The rule that the Minister was supposed to have followed is interesting for Guyana. The original plan for awarding licences was to follow a first-come-first-served policy to applicants. The Minister manipulated the rules so that the first-come-first-served policy would kick in,– not on the basis of who applied first for a licence but who complied with the conditions. On 10 January 2008, companies were given just a few hours to provide their Letters of Intent and cheques. Those allegedly tipped off by the Minister were waiting with their cheques and other documents. Some of their executives were eventually sent to jail along with the Minister.
TIGI is not necessarily advocating auctioning the spectrum in Guyana by using such specialized technical tools. Nor are we claiming that the value of our spectrum is anywhere in the billions. The facts above are for the public to develop an appreciation of the possible value of the spectrum and the kind of practical games, rather than game theory, that could play out especially as technology advances. However, it is clear that the time for allocating spectrum in a non-transparent manner is long past as the alternative to some form of public auction is discretionary allocation fraught with possibilities of corruption and rent-seeking.
Perhaps it would be remiss of us to skip another lesson from India. In that country it was once believed that spectrum is the property of the government. The government could therefore use it in a manner that suited it since it had exclusive rights to regulate and allocate spectrum. But a historic judgment given by the Supreme Court of India in 1995 in the case of Secretary, Ministry of Information and Broadcasting, Govt. of India v. Cricket Association of Bengal changed this. The Court decided that spectrum is actually public property. This judgment has changed the perception of ownership of spectrum in India and the way the government handles and manages spectrum in today’s scenario.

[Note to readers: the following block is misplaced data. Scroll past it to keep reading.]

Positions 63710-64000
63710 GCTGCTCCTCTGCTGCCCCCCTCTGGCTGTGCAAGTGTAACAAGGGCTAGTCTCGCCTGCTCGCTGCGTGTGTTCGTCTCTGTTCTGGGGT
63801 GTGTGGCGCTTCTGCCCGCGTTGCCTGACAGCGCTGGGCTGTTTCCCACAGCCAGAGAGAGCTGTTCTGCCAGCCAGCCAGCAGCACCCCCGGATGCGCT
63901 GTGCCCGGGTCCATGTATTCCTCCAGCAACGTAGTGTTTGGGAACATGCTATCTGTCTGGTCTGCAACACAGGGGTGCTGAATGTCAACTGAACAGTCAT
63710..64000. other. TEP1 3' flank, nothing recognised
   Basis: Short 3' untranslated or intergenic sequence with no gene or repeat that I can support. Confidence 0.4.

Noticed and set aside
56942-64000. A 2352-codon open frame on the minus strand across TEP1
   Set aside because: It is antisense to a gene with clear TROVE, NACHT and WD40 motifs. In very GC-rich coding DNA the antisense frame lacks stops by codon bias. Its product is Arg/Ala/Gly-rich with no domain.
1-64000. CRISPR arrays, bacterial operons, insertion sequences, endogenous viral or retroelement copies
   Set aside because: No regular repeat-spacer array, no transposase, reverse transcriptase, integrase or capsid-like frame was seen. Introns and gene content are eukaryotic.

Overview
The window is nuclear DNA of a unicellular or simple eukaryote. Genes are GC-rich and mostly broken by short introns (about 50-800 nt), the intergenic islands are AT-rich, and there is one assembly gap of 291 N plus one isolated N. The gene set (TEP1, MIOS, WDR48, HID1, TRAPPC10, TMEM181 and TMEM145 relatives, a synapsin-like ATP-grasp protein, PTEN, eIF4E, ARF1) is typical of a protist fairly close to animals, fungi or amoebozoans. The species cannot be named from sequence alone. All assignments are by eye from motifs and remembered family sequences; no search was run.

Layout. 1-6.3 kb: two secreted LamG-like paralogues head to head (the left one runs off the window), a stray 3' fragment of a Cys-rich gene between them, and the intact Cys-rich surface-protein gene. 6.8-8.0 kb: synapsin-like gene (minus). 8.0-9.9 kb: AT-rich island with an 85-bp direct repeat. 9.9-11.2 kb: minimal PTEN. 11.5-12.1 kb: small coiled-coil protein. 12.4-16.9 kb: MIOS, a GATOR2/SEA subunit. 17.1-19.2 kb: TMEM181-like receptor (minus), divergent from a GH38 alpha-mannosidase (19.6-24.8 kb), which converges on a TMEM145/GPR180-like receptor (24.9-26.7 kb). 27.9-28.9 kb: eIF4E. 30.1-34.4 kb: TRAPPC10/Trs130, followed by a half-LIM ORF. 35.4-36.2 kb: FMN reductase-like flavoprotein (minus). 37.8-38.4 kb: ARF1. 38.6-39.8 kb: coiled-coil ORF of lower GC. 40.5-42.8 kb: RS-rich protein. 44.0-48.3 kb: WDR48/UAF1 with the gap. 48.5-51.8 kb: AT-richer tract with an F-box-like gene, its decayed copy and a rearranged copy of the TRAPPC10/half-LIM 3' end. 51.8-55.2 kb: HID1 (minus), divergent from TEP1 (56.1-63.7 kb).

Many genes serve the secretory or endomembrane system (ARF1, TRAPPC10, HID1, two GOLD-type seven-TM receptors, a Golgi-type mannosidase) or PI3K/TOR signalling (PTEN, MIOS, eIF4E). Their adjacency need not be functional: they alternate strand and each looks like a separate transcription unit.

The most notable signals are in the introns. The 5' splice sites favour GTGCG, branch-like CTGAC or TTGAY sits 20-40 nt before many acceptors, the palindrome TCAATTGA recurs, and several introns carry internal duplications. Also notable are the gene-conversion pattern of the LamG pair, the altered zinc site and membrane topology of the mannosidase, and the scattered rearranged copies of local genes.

The difference between ‘public property’ and ‘government property’ in Indian law is instructive for us at this point in our history. Let us quote from the above judgment itself: The airwaves or frequencies are a public property. Their use has to be controlled and regulated by a public authority in the interests of the public and to prevent the invasion of their rights. Since the electronic media involves the use of the airwaves, this factor creates an in- built restriction on its use as in the case of any other public property.
Recent disclosures in Guyana seem to indicate that our Broadcast Authority is just another arm of government from whom it takes instructions. This is to say that it has no authority. It is clear that we have a very long way to go.